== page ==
When at a young age he saw “Tarzan of the Apes” the longing in his life was born. A longing for Africa. He was born in 1945 in London, England. Twenty-three years later he boarded a ship to South Africa. He takes up a job as busdriver. Buth the south is not the end, he travels north of south and ends up in Kenya, where he meets George Adamson and for seventeen years he stays in Kora. They are not the only two, George’s brother, Terence, is present as well as a number of local workers. The two brothers prefer to stay in Kora and Tony becomes a kind of minister of foreign affairs. He keeps into contact with the outside world, transporting materials, having contact with donors. These years form the start of a lifelong love-affair with the wild areas and wild animals in Kenya and Tanzania.
The men attempt to get young lions to adapt to the wild life again, it is a teneous job and a job that takes ages. And dangers are lurking around the corner, not just the dangers of working with wild animals, but also the dangers of the political world and the dangers of shifta, that do not accept borders and sanctuaries. It raised a question for me: When around you rhino’s and elephants are butchered by poachers what is the use of rearing lions, to let them loose in the end? How cost effective is all this kind of work?
Tony sets out on his own in an area near Kora, to set up shop for leopards. But always the arm of the government and politicians is near. When a Japanese journalist is attacked by a leopard the government decides to close the project. In the meantime poaching continues, but the Kenyan Moi-government has never been keen on eradicating poaching (nor have other Kenyan governments).
Fitzjohn travels to the United States to get his flying license, this will help him in his work of tracking the animals he is working with. On the private side of things Tony has a love for women and alcoholic drinks. For the last love he gets treatment.
In 1989 he moves to Tanzania where he gets the opportunity to start a new project in Mkomazi, bordering on the Tsavo-West area. This reserve was started in 1951 and is 3500 km2. The place has been neglected, there was large-scale poaching. People like Hezekiah Mungure and Solomon Liani play an important role in getting the reserve on its feet. There are no funds coming from Tanzania, so travels to the western (better: northern) countries become part of an almost daily routine for Fitzjohn. By the end of the year 1992 there is a slow increase of wild animals.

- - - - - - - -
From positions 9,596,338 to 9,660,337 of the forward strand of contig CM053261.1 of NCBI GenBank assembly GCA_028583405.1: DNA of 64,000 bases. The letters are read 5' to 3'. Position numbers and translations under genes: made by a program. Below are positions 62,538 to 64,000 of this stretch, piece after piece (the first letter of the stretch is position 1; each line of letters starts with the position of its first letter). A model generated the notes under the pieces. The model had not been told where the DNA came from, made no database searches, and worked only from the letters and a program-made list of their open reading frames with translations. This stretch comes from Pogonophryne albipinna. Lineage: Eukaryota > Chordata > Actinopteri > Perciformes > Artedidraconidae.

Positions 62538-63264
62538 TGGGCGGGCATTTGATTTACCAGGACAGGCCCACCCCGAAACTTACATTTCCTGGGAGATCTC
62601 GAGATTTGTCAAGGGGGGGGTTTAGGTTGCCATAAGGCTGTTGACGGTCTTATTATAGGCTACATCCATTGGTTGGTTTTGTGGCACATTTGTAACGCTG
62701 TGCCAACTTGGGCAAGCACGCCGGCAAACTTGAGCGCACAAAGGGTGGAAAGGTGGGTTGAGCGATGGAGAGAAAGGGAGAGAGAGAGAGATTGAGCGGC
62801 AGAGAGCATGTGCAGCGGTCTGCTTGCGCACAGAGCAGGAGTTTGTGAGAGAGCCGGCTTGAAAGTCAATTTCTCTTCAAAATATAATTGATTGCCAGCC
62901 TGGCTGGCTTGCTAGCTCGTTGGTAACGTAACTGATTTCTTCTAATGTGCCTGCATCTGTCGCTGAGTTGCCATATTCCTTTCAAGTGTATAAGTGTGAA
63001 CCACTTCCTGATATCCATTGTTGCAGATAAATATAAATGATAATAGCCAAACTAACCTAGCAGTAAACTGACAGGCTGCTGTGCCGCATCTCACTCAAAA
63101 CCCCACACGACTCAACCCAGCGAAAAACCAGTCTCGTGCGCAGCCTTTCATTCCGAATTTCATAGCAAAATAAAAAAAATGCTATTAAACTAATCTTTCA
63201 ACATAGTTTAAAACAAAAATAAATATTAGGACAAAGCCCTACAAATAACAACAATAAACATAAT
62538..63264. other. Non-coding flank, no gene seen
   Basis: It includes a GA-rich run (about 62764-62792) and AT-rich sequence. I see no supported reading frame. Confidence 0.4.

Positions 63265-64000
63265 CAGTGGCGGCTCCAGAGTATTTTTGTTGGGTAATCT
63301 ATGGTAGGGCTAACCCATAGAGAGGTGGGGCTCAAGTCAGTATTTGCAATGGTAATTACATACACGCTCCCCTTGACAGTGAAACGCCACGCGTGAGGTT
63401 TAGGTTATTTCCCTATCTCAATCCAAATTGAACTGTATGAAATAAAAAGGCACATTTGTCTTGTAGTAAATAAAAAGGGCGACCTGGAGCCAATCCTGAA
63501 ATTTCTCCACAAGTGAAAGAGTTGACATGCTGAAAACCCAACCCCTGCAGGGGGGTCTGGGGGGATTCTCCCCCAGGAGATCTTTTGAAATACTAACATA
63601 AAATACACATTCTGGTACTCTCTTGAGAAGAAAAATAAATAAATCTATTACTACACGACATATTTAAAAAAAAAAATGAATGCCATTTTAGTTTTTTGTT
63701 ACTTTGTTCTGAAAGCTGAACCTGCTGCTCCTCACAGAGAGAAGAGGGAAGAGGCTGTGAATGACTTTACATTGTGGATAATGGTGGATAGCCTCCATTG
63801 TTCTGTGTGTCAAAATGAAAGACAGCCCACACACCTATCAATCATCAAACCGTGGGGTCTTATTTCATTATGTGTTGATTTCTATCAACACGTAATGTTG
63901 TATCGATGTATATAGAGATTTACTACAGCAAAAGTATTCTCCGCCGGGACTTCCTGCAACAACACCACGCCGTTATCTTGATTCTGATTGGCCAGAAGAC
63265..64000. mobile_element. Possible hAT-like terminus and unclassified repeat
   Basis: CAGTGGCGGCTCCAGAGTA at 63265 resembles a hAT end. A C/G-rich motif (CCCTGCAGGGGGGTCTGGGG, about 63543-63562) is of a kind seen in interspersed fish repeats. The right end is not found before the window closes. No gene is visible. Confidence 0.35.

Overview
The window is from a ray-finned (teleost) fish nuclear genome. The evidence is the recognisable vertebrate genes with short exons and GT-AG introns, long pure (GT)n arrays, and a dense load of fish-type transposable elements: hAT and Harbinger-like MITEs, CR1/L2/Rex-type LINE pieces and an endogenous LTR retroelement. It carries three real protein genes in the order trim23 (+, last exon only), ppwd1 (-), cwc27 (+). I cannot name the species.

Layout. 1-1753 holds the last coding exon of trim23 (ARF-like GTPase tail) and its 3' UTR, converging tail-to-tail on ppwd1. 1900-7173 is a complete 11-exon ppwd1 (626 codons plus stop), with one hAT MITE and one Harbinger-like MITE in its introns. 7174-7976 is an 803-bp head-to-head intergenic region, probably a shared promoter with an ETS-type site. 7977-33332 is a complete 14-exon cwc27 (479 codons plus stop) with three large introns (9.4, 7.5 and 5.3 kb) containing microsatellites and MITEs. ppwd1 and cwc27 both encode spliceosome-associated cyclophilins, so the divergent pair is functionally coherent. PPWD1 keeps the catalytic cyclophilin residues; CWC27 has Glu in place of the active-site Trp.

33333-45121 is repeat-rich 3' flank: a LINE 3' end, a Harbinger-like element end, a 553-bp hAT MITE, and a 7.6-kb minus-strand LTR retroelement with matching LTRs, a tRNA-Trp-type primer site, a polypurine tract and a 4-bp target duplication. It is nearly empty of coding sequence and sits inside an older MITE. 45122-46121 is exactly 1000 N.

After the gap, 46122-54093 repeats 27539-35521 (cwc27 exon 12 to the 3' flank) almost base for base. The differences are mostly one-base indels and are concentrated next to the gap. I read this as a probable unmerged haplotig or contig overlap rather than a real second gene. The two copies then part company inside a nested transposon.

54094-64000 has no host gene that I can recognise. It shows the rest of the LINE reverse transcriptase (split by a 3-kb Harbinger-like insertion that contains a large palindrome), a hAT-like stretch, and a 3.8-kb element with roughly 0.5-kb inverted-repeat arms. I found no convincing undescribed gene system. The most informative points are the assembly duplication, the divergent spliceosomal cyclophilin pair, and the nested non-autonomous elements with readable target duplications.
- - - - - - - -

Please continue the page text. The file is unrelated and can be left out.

In the meantime he lost people who were known to him and sometimes dear: Joyce Adamson died, Terrence Adamson died, his father passed away in 1993, George Adamson was killed in 1989. He meets up with Lucy Mellote, his wife to be, again. Plans for tourism are growing. And then the government of Tanzania decides to give the reserve up for use for American hunters!! So big money can flow towards the government (nothing has changed much in 2014, except Americans have been replaced by Arabs these days to get a hunting ground for the ‘happy’ few). This attack on the reserve is just part of wider interference by politicians who have other ideas about the reserve. Trusted workers are removed, a Dutch couple is extradited. There is even a quiet contra-attitude by some workers who want to disrupt the work. At others times there are problems with workpermits. The reserve is turned into a National Park. There is still some contact with the events at Kora in Kenya.
Tony likes to do a bit of namesdropping. His good relations with Philip Kilonzo when he worked at Kora. Kilonzo moved on in the hierarchy of the police to get the topslot. His friendship with Wamalwa (former vice-president). He mentions Prince Bernard of the Netherlands several times. This man was wellknown wheelerdealer. At one point Tony mentions that Bernard prefered to give cash directly to Tony, not via an organization like WWF. This raises immediately the question: where did he get the money from? Why in this non-accountable way?
Tony has a passion for lions and Africa, as the subtitle of this book shows. At the same time, all of his children were born in the United Kingdom, while having perfectly good facilities in Nairobi. He is surrounded by many white folks, when I look at his weddingpicture at Kora, it is a mainly white bunch of people gathered there. It reminded me of a picture in a book about Joan Root. It was a picture taken at her burial. I only saw white people in the picture. And I wonder again: is wildlife management and passion for wildlife a mainly white passion?
Tony Fitzjohn – Born wild. The extraordinary story of one man’s passion for lions and for Africa – London 2010